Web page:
Palliative radiation therapy for metastatic Ewing sarcoma

Authors


Abstract

BACKGROUND

Although radiotherapy is an accepted component of curative treatment for Ewing sarcoma (EWS), to the authors' knowledge, there are scant data evaluating its use for palliation. The authors reviewed the Duke University Medical Center experience to evaluate treatment response and response durability.

METHODS

Between 1980 and 2002, 21 patients with metastatic EWS received palliative radiotherapy. Pain was the primary indication for treatment. The majority of patients were male (n = 16 patients), and the median age at diagnosis was 11.6 years (range, 2.7-28.8 yrs). Fifty-two percent of patients had metastases at initial diagnosis. For the others, the median interval from initial diagnosis to metastases was 1.7 years.

RESULTS

Sixty-three metastatic sites were irradiated (median dose, 30 gray [Gy]; range, 4.5-68.5 Gy), and a median of 3 sites were treated per patient (range, 1-16 sites per patient). At the time of last follow-up, 1 patient with a solitary brain metastasis has been disease free for 3.4 years after resection and cranial radiotherapy; all other patients died of their disease. Censoring this survivor, patients lived for a median of 1.0 year after metastatic diagnosis (range, from 17 days to 6.8 years), 41 days of which were spent in treatment (range, 1-93 days). Of all sites, 55% had a complete clinical response of symptoms, and 29% had a partial response. The median response duration was 4.0 months (range, 10 days to 4.8 years). Only the survivor was noted to have a treatment complication (growth hormone insufficiency).

CONCLUSIONS

It was possible to treat metastatic EWS effectively with palliative radiotherapy. Because these patients live a median of 1 year after diagnosis of metastases, providing symptom relief without a protracted treatment course is valuable and appropriate therapy. Cancer 2006. © 2006 American Cancer Society.

Ewing sarcoma is a small, round, blue cell tumor that arises primarily in bone. Treatment for localized disease is multimodal, including a combination of surgery, chemotherapy, and radiation. The 5-year disease-free survival rate with the use of multimodality treatment is approximately 40%,1 and the local control rate with resection and radiation can be as high as 93%.2

Metastatic disease, most commonly in the lung, bone, and bone marrow, is present in 20-25% of patients at diagnosis.1, 3 Although patients with lung as the only site of metastatic disease can be cured, those with other sites of metastatic disease have a worse prognosis.3–5 The Intergroup Ewing Sarcoma Studies (IESS) and others have discussed survival for patients with metastatic Ewing sarcoma when it is treated aggressively with concurrent chemotherapy, radiation, and possible resection.3–12 However, to our knowledge, the role of palliative treatment when curative treatment has failed is discussed infrequently.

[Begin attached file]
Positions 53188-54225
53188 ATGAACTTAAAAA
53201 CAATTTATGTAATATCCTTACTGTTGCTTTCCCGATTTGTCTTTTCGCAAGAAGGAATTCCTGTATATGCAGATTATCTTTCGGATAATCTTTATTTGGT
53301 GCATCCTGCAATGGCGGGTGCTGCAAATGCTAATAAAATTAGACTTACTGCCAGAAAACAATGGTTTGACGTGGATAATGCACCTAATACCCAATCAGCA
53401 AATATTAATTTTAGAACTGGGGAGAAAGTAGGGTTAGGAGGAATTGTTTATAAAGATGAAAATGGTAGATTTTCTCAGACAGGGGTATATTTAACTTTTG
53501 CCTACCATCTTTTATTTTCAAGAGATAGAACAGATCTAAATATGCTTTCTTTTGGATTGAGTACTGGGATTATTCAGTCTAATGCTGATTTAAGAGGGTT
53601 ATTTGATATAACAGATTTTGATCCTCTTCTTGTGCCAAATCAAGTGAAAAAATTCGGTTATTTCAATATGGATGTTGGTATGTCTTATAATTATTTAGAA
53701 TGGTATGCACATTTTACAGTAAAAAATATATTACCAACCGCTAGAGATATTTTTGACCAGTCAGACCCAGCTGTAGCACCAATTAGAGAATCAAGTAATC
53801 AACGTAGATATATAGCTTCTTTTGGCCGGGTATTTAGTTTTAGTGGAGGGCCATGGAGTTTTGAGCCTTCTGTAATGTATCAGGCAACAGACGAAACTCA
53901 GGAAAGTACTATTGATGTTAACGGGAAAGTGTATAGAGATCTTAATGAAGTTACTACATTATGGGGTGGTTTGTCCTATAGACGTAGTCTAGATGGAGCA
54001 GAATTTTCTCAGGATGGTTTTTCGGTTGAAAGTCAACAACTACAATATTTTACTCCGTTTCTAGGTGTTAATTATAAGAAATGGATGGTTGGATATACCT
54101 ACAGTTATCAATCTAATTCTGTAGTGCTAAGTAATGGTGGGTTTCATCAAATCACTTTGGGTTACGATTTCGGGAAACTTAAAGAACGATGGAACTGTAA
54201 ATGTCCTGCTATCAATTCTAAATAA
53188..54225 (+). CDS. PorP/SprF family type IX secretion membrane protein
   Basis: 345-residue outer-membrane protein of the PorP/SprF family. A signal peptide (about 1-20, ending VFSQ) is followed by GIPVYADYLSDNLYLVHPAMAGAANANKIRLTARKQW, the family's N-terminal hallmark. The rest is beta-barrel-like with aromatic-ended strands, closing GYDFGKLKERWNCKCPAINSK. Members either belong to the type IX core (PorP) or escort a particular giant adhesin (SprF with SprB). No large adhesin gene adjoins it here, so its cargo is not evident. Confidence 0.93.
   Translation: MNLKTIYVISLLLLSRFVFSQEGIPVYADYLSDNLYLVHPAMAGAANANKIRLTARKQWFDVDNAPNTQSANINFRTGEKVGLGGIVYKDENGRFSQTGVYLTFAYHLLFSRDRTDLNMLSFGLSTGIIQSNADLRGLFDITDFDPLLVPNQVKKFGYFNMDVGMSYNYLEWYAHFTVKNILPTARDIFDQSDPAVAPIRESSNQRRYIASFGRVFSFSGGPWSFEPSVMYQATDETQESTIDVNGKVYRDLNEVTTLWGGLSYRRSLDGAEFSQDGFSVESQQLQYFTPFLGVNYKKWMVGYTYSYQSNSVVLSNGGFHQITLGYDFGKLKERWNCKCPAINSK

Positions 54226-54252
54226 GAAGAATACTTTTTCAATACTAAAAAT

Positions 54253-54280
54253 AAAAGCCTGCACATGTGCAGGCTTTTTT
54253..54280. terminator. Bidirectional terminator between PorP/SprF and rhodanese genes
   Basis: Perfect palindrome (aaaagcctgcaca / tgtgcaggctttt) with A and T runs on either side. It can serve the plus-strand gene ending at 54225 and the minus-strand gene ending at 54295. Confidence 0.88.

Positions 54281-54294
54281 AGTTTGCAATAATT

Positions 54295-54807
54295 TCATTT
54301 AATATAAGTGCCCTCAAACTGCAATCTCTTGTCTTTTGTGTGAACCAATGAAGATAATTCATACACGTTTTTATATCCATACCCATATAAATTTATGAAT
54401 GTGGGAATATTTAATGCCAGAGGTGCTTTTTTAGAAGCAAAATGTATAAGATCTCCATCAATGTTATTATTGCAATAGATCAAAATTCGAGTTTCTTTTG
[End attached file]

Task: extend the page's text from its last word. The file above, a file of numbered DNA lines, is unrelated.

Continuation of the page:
The objective of palliative treatment is to ameliorate or prevent symptoms while minimizing the impact of treatment on quality of life. Radiation has been used successfully for the palliation of metastases in many other cancers.13 In the current report, we have reviewed our experience at Duke University Medical Center with palliative radiotherapy for patients with metastatic Ewing sarcoma.

MATERIALS AND METHODS

We reviewed the charts of 59 consecutive patients who were treated for Ewing sarcoma between 1980 and 2002, including 21 patients with distantly metastatic disease (M1 according to the American Joint Committee on Cancer classification) that was treated with radiation. For each patient, the primary site, date of diagnosis, metastatic site, date of metastasis, date of symptoms, radiation dose for each treatment site, response to treatment, and date of recurrence or progression were determined. The length of time spent in treatment was calculated as the time between the first treatment and the last treatment for each metastatic site treated; therefore, this time included weekends during which the patient may have been staying at Duke University Medical Center away from home and family. For each patient, the time spent in treatment and the lifespan after diagnosis of metastasis was used to calculate the percentage of the patient's remaining life spent in palliative radiation treatment. We also calculated the percentage of the patient's remaining lifespan after first symptomatic metastasis by using the day symptoms began or, for asymptomatic metastases, the first day of radiation treatment. The use of chemotherapy within 8 weeks of radiation completion and the presence or absence of radiation recall reactions associated with chemotherapy use also were noted.

Response was coded as a complete response (CR) if the symptom instigating treatment completely resolved. For radiologic findings or a palpable mass, this required complete resolution of the abnormality. Other scored responses included a partial response (PR), stable disease, or no response. This study was performed with approval of the Duke University Medical Center Institutional Review Board.

RESULTS

Patient Characteristics

The majority of patients were male (16 of 21 patients; 76%). The median age was 11.6 years (range, 2.7-28.8 yrs). Approximately 14% of patients had primary extraosseous disease. Ten of 21 patients had metastases at diagnosis. Of those who were diagnosed initially with localized Ewing sarcoma, the median time of the development to metastatic disease was 1.7 years. The median number of metastases irradiated per patient was 3 (range, 1-16 metastases per patient). Overall, 63 sites received palliative radiation. The locations of the primary disease and metastases are shown in Table 1. Pain was the indication for treatment in 40 sites (63%); other indications included neurologic symptoms (6%), palpable mass (3%), and an asymptomatic radiologic finding (29%).

Table 1. Locations of Both Primary and Metastatic Ewing Sarcoma in 21 Patients
Disease LocationNo. of Primary Disease Sites (n = 21)No. of Irradiated Metastatic Disease Sites (n = 63)
Bone  
 Chest wall/sternum/rib26
 Femur/tibia/fibula/knee67
 Humerus25
 Shoulder/scapula/clavicle42
 Pelvis/hips410
 Spine011
 Skull04
 Orbit01
 Hemibody02
Soft tissues  
 Lung18
 Brain05
 Eye10
 Parotid01
 Axillary lymph nodes10
 Cervical lymph nodes03

Treatment and Response